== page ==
Written and Illustrated by: Frank Viva
Preview and Predict
Whether it's because you just don't want to go, or it's just been a long trip, everyone has asked "Are we there yet?" at least once before and Mouse is no different. He is ready to go back home before they even arrive, but by the end of the trip, he is asking when they can return. Before you begin reading the story, talk to your child about what s/he sees and predicts about the story. You can also take this time to plant vocabulary as well that will come in handy during your reading. Ask these questions, and feel free to spread them out across several readings, as your child benefits more from reading stories several times.
What do you see on the cover?
What do you think the story is going to be about?
Have you ever been on a boat? If so, where did you go and how was the trip? If not, where would you want to go? What do you think the trip would be like?
Talk About Setting
The characters in this story take a trip to Antarctica, so preface the story by saying, "The title of this story is "A Trip to the Bottom of the World With Mouse". Where do you think this story will be set?" Tell your child that a story's setting is where it takes place and give an example from another story that your child knows. You can also ask "Based on what you see, what do you think Antarctica is like?" You can talk about the snow on the cover and how it is very cold there.
As You Read
As you go through the story, there are several things that you can do to make the experience more entertaining and educational. Firstly, you can give Mouse and the boy different distinct voices. You can make the decision to make Mouse's voice whiny or just curious, and you can even ask your child to weigh in. Ask, "Do you think Mouse is whining or is he being curious?" This will determine how you read the dialogue. Also, interject little commentary and introduce words that your child may not know. For example, you may say, "Wow, Mouse is being very IMPATIENT. Do you know what IMPATIENT means? It means that he doesn't want to wait, he wants to be there right now!" There may also be other words throughout the story that your child doesn't know like TACK and GUPPY, so you can use the illustrations to help your child understand what those words mean.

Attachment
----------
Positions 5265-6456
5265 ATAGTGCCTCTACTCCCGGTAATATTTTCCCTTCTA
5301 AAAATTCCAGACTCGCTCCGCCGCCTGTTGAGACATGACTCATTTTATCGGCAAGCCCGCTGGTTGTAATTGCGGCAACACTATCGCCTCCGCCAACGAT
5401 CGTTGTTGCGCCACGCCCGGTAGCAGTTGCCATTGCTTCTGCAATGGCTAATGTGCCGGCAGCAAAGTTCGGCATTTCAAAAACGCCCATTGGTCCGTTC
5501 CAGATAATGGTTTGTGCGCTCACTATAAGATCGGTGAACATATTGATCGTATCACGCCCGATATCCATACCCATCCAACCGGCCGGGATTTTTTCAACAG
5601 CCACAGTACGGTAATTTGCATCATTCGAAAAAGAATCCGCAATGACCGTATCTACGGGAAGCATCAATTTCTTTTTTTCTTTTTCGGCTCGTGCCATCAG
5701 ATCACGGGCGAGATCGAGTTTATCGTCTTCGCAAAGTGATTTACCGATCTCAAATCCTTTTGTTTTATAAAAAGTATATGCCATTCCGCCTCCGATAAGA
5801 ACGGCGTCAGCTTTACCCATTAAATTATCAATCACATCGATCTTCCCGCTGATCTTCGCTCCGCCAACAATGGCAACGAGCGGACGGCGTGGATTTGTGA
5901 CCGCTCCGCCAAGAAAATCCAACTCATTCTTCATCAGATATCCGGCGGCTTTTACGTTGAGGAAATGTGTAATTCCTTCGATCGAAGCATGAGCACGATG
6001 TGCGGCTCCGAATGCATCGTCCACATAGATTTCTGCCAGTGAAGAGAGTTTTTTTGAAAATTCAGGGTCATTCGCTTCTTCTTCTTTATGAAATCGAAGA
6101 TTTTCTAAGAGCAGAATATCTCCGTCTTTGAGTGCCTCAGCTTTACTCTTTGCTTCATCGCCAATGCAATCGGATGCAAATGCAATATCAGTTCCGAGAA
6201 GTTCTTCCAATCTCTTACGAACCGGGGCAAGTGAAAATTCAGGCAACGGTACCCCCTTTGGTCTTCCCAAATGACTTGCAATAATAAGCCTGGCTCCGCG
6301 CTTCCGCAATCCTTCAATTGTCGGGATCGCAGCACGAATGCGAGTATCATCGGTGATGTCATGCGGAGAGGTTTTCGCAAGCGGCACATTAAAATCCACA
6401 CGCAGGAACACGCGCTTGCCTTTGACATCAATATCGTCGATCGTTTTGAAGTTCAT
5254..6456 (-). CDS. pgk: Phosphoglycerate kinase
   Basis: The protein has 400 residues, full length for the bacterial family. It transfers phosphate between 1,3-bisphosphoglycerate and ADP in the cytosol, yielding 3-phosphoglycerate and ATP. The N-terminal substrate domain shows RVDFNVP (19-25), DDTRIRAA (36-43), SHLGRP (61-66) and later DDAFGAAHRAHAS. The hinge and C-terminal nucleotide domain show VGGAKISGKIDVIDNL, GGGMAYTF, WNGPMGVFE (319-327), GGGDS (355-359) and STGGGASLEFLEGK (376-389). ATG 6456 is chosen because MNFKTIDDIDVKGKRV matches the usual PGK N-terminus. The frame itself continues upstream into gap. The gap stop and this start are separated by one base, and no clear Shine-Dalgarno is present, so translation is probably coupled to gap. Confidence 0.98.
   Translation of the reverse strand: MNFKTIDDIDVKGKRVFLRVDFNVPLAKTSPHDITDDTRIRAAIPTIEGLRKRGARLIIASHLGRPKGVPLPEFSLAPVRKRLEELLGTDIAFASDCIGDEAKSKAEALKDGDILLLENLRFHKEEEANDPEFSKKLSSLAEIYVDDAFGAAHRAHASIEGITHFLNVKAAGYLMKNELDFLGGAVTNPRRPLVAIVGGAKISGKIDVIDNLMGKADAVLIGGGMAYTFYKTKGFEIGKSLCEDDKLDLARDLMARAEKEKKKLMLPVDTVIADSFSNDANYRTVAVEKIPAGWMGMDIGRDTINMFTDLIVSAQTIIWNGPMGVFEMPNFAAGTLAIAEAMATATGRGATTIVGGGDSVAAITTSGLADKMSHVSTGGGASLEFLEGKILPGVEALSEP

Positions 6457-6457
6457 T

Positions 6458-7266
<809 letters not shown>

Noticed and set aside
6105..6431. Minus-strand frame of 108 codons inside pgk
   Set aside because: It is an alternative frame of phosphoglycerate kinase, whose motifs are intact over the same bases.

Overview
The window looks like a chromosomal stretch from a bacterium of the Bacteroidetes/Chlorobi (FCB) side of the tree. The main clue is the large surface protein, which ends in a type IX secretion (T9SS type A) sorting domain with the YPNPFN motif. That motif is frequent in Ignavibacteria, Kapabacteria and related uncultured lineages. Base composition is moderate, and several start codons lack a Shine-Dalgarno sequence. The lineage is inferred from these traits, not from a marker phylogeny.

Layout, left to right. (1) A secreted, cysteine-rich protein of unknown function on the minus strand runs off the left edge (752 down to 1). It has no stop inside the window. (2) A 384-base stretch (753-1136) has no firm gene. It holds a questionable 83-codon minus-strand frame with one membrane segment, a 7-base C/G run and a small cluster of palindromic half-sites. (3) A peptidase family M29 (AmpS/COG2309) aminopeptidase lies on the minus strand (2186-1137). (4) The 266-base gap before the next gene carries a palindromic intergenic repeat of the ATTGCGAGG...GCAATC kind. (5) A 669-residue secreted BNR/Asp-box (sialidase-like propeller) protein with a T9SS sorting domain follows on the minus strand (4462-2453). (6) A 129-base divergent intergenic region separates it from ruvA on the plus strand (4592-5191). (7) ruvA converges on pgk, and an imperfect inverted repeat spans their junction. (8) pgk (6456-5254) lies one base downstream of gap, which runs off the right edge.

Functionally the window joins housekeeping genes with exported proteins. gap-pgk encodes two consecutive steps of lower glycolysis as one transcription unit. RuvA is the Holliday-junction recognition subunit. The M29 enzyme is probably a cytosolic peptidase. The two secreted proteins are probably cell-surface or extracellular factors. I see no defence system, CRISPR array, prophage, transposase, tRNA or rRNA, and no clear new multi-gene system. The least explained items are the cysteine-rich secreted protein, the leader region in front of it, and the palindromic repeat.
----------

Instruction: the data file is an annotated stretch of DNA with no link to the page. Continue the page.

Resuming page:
Stop every once in awhile to clump information or make connections between parts of the story and the real world. For example, you can ask questions like, "Why do you think Mouse doesn't want to go on this trip? Why do the waves make it hard to do all of these things? What else do you need to have when it's cold?
Take this time to recap the story and build comprehension of the storyline. Try using these questions and any more that may come to mind:
Did you like that story? What was it about?
What did Mouse keep asking the boy?
Would you ever want to visit Antarctica? What would you do/see there?
Have you ever felt IMPATIENT? When?
Why do you think Mouse asked if they could come back? What do you think Mouse learned from this trip?
Extending the Story
Write Your Own Travel Comic
Create your own comic about a trip that your child has gone on. Maybe it was a trip to the grocery store or a trip to a different country. Think about the beginning, middle and end of this story and then help your child recreate that structure in their own comic.
You can use a KWL chart to facilitate discussion about Antarctica and the things that your child saw in this story. Still Playing School has some great ideas about incorporating what you learn about this subject matter into a fun activity. Learn more about Antarctica and the animals that inhibit that area with Inch in A Pinch and Cool Antarctica.